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Indiana Gov. Mike Pence is no Trump clone

Sources say Indiana Gov. Mike Pence will be

Sources say Indiana Gov. Mike Pence will be Donald Trump's running mate, but after a terror attack in Nice, France, on Thursday, the presumptive GOP candidate's promised Friday announcement on his vice presidential choice was postponed. May 11, 2016 Credit: AP / Michael Conroy

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When Donald Trump met and sized up Indiana Gov. Mike Pence for vice president, he did not see a mirror image of himself.

Pence supported Ted Cruz for president. He has been a proponent of free trade. He slammed Trump’s proposed Muslim ban as “offensive and unconstitutional.” He wrote a confessional article renouncing negative campaigning tactics, which the insult-hurling Trump revels in.

If Pence is indeed Trump’s choice, as CNN and ABC News reported late Thursday, it adds to the ticket government experience — Pence also served 10 years the House.

He is also a more doctrinaire conservative, which could reassure Republicans and right-leaning independents leery about the New York mogul. But Trump may have explaining to do to his core supporters on how he reconciles his views with those of his running mate.

Announcement postponed

Trump postponed the scheduled Friday morning announcement in Manhattan of his vice presidential pick because of the terrorist truck attack that killed dozens in Nice, France.

He went on Fox News, vowing to “not allow people to come in from terrorist nations.” He said, “I haven’t made my final, final decision” on a running mate. That’s just a few hours after Pence arrived in New York.

It’s the third time in little over a month that Trump, Hillary Clinton or both have shelved or altered plans because of mass-casualty attacks. It happened after the killing of five Dallas police officers and the slaughter of 49 people at a nightclub in Orlando. But there might be, as the candidate would put it, a bit more to "what's really going on," given reports of peevishness and chaos in the Trump camp.

Newt's 'mentally-correct' proposal

Having big government regulate people's inner thoughts may sound -- certainly to most "conservatives" -- unconstitutional, or anti-libertarian, or anti-American, or all of the above.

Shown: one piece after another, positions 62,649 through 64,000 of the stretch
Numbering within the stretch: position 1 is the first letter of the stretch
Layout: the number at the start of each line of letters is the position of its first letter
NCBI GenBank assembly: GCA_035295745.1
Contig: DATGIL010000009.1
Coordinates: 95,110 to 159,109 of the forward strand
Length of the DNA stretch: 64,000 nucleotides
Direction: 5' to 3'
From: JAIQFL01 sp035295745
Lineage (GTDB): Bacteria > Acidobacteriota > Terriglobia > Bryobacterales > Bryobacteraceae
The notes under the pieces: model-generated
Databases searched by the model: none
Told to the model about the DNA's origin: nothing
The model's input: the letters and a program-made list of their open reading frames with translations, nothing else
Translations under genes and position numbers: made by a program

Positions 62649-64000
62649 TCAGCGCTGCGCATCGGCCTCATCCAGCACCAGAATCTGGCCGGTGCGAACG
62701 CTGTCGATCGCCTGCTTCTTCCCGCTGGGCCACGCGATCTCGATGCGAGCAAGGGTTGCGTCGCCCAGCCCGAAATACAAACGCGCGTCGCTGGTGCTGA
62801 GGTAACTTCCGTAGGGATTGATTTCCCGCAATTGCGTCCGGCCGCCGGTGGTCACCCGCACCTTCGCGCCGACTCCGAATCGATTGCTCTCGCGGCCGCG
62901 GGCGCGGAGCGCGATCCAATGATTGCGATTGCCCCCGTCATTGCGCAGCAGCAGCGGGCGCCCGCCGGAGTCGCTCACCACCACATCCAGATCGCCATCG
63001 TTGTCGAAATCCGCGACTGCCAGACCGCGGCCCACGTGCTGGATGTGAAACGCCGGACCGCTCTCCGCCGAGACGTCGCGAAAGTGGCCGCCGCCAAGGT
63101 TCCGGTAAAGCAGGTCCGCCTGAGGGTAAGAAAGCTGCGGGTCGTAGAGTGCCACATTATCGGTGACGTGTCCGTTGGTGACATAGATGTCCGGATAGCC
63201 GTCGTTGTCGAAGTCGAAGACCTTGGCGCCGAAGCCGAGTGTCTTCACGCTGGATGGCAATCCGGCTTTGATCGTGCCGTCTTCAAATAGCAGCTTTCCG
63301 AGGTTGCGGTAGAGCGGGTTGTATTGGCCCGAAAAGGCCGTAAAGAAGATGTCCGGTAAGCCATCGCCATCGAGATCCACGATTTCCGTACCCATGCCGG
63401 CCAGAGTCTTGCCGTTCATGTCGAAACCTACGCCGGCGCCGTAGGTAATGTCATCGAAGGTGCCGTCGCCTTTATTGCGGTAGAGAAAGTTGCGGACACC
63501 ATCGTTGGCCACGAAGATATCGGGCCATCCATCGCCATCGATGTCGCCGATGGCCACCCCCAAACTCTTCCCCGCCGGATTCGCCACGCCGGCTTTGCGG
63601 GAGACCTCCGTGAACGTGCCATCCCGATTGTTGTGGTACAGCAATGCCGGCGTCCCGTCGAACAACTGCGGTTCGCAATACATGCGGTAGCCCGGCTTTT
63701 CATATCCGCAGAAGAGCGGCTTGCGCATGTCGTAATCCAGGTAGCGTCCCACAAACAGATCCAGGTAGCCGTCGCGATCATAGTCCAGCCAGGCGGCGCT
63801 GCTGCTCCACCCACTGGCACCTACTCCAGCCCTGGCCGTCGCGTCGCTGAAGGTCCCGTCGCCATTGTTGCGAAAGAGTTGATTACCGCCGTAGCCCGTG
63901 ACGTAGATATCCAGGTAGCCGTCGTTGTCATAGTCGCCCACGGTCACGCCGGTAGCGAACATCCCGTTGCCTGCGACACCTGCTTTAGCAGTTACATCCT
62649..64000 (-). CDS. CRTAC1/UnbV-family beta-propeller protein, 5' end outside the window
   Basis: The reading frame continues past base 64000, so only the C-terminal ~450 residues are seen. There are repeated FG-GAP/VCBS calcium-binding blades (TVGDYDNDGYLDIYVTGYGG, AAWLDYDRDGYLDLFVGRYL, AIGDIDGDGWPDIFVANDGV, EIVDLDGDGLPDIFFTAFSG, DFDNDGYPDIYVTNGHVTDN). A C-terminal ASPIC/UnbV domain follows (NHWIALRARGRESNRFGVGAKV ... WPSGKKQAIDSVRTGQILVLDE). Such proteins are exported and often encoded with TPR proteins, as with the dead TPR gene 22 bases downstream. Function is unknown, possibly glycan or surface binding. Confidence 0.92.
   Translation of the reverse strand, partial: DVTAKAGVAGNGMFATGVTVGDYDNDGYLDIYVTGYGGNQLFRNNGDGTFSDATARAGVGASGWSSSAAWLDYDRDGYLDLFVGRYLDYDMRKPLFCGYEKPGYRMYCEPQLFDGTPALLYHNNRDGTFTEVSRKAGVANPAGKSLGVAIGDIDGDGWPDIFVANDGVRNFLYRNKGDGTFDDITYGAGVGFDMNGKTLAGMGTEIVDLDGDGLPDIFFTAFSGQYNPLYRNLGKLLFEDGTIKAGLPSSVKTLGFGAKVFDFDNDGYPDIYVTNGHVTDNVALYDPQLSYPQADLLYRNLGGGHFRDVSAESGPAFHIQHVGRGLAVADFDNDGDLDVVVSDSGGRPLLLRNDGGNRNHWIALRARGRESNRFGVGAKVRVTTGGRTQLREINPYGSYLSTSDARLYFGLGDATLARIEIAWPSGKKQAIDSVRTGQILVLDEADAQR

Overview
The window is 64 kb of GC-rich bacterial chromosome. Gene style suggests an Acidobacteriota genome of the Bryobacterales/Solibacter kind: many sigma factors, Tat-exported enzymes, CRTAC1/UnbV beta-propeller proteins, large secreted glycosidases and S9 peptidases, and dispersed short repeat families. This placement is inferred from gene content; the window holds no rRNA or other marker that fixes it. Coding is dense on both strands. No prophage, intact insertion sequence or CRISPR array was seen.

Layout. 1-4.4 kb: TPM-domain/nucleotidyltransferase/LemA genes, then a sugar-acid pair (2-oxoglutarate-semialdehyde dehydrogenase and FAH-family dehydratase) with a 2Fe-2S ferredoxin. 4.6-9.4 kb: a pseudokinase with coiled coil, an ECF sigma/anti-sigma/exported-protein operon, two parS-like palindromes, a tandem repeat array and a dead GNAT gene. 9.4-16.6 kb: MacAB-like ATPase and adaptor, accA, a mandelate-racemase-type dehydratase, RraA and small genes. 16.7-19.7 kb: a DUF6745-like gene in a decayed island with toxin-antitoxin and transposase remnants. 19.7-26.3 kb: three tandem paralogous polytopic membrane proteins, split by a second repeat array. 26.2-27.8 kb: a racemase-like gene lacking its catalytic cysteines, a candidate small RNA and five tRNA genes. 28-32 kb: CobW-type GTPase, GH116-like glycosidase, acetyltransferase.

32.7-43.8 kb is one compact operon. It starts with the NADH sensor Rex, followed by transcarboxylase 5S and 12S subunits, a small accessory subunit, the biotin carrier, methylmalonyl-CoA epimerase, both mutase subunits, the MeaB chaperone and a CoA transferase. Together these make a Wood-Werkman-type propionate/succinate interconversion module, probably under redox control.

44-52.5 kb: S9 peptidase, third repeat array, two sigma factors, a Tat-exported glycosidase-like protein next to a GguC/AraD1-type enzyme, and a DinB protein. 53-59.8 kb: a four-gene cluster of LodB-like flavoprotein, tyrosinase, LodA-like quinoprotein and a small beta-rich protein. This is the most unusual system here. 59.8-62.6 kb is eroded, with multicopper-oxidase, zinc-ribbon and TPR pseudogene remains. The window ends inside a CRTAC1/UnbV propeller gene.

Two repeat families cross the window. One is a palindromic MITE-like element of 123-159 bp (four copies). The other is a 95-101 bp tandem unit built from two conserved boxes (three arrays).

But after another mass murder, Trump ally Newt Gingrich reiterated his old proposal that the U.S. "test" every person of Muslim background to see if they believe in Sharia law -- and deport those who do. He also blamed President Barack Obama for the carnage. 

That sinking feeling

A CBS News/New York Times poll — with Trump and Clinton in a dead heat at 40% each — provided strong new evidence of what other surveys have pointed to this week: The FBI’s finding in its email investigation that Clinton was “extremely careless” is hurting her candidacy.

Clinton pollster Joel Benenson told The Washington Post that “there will be blips up and down along the way.” Election-forecasting guru Nate Silver has boosted his estimate of Trump’s chances of winning from 22% to 33.7% since Monday.

The take-away: Worse and worser

They’re not with her so much as they are against him. Or vice versa. Newsday’s Dan Janison writes that this election will decide whether Clinton or Trump is luckier for having the other as an opponent.

Ginsburg overrules herself

U.S. Supreme Court Justice Ruth Bader Ginsburg has taken back her denunciation of Trump. “My recent remarks in response to press inquiries were ill-advised and I regret making them,” she said in a statement. Ginsburg was widely criticized for intruding into politics.

For his part, Trump shows little reticence in weighing in on others’ legal matters. He told the Washington Examiner that the sexual harassment allegations against Fox News boss Roger Ailes by former anchor Gretchen Carlson “are unfounded, just based on what I’ve read.”

The sadness of Chris Christie

If Pence is Trump’s choice, it will be a blow to his frequent sidekick, New Jersey Gov. Chris Christie, who made no secret that he really, really wanted it.

“I’m a competitive person, so I’m not gonna say it won’t bother me if I’m not selected,” he told MSNBC.

Christie’s Thursday didn’t get any better. A onetime close political ally pleaded guilty to a bribery charge that arose from the Bridgegate investigation, and a storm knocked out power to his house.

What else is happening

  • Clinton campaigned with Virginia Sen. Tim Kaine in what was seen as a road test for his vice-presidential prospects. “Do you want a trash-talking president or a bridge-building president?” he asked a crowd in a Washington suburb.
  • The speakers list for the Republican convention looks light on star power but strong on the potential for verbal fireworks, Politico says.
  • Trump said 'even my Jews' used to say "Merry Christmas!" when he appeared before an evangelical group -- at least according to supporter MIchelle Bachmann (at 2:29 in this video). 
  • Fear stalks the Cleveland convention planners, concerned about violence at the Republican fete....
  • A speakers’ list surprise is that Sarah Palin is not on it. Trump gave an odd explanation to the Washington Examiner — that the much-traveled Alaskan lives too far from Cleveland — “It’s a long ways away.”
  • An impasse between the Republican National Committee and conservatives is raising the chances of a floor fight at the convention on future party rules.
  • Bernie Sanders has a deal for a book that will include reflections on his campaign. It will come out after Election Day.
  • Pokemon Go has gone political. Clinton’s campaign is using the app to register voters. Trump’s campaign portrayed Clinton as a Pokemon monster to be captured.


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